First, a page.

But, considering the fact that you have to purchase a new house, pay stamp duties, and taxes, you’ll probably be losing a substantial amount of capital gains upfront.

Tip: As selling your property through en bloc takes a longer time to finalise, the property prices may fluctuate by a great extent depending on market cycles.

Thus, it’s highly recommended to source for new homes at a reasonable price so that you can keep most of the capital gains!

 

Case Study: The Largest And Most Valuable En Bloc Sales In Singapore

The en bloc Singapore sales have been a hot topic for discussion for the past several years.

One such transaction was recorded earlier in the year 2007 when 618 apartments were sold for a total of $1.339 billion at Farrer Court.

The developers handed over almost $2.122 to $2.238 million to the individual owners in that property.

The previous owners were able to make hefty profits from this sale, and the developers then turned that property into D’leedon that is now considered a famous apartment complex containing 1,715 luxurious and high-end residential units.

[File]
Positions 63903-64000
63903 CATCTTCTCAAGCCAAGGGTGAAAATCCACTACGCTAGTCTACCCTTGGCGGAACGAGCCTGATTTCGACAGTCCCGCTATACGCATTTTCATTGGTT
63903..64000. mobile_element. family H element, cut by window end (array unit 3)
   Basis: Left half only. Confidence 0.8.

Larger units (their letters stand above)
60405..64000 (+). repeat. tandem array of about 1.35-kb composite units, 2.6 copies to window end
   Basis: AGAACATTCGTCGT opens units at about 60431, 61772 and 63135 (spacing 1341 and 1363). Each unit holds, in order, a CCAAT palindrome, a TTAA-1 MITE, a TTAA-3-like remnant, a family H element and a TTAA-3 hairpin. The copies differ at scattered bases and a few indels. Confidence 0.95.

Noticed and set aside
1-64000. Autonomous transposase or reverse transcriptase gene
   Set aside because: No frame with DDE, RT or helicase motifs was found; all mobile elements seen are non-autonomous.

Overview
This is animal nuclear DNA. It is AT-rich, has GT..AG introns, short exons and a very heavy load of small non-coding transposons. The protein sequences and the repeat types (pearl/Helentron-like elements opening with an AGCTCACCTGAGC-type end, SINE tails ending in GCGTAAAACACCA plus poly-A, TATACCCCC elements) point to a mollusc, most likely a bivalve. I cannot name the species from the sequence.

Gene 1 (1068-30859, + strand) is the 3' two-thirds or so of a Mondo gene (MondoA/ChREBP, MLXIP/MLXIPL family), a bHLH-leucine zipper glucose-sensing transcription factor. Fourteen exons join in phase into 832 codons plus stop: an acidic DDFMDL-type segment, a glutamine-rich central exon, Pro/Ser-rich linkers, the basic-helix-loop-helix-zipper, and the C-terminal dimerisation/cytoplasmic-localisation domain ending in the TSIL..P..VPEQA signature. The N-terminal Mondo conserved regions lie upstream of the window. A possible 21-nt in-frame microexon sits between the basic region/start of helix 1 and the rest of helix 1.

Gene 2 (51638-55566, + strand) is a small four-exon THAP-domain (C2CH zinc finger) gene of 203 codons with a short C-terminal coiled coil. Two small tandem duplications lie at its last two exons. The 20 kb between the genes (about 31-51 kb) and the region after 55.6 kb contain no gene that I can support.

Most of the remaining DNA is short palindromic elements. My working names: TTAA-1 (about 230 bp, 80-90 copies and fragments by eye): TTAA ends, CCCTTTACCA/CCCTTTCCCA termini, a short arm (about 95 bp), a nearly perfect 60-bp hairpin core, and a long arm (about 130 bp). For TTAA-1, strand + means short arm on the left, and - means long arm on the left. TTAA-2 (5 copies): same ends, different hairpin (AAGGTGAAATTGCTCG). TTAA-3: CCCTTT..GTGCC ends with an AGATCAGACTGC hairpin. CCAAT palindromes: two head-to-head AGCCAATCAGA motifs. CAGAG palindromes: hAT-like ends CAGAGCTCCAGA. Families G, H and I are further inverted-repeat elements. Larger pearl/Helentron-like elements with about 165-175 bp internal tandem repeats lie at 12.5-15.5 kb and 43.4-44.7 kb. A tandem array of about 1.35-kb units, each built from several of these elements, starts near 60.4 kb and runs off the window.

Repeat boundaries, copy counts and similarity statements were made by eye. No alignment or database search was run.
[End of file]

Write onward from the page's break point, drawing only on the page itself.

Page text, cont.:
This sale was exciting for many reasons – one of it being its astronomical pricing in that point of time.

To add on, here are some noteworthy En bloc sales that were closed before the year 2007; they include:

  • Anderson 18 was sold for $478 million at that time. Known as the famous ‘Nouvel 18’ today.
  • Gillman Heights property was sold for $548 million. The land now houses the popular ‘Interlace’.
  • Grangeford Apartments were sold for $625 million, and developers turned it into Twin Peaks.
  • Leedon Heights was sold for $835 million and soon became popular with the new name Leedon Residence.

 

How Did The En Bloc Market Perform in 2017 and 2018?

In the year 2017, the number of en bloc deals reached 27, and the total value of sale transactions was S$8.13 billion.

2018 was a stellar success for the en bloc market – with over 35 residential deals collectively valued at over $10 billion, a record-high in more than a decade.

To illustrate the extent of the success, here are the top 5 performers:

  • Pacific Mansion (completed in 1976) – sold at $980 million
  • Tulip Garden (completed in 1985) – sold at $906.9 million
  • Park West (completed in 1986) – sold at $841 million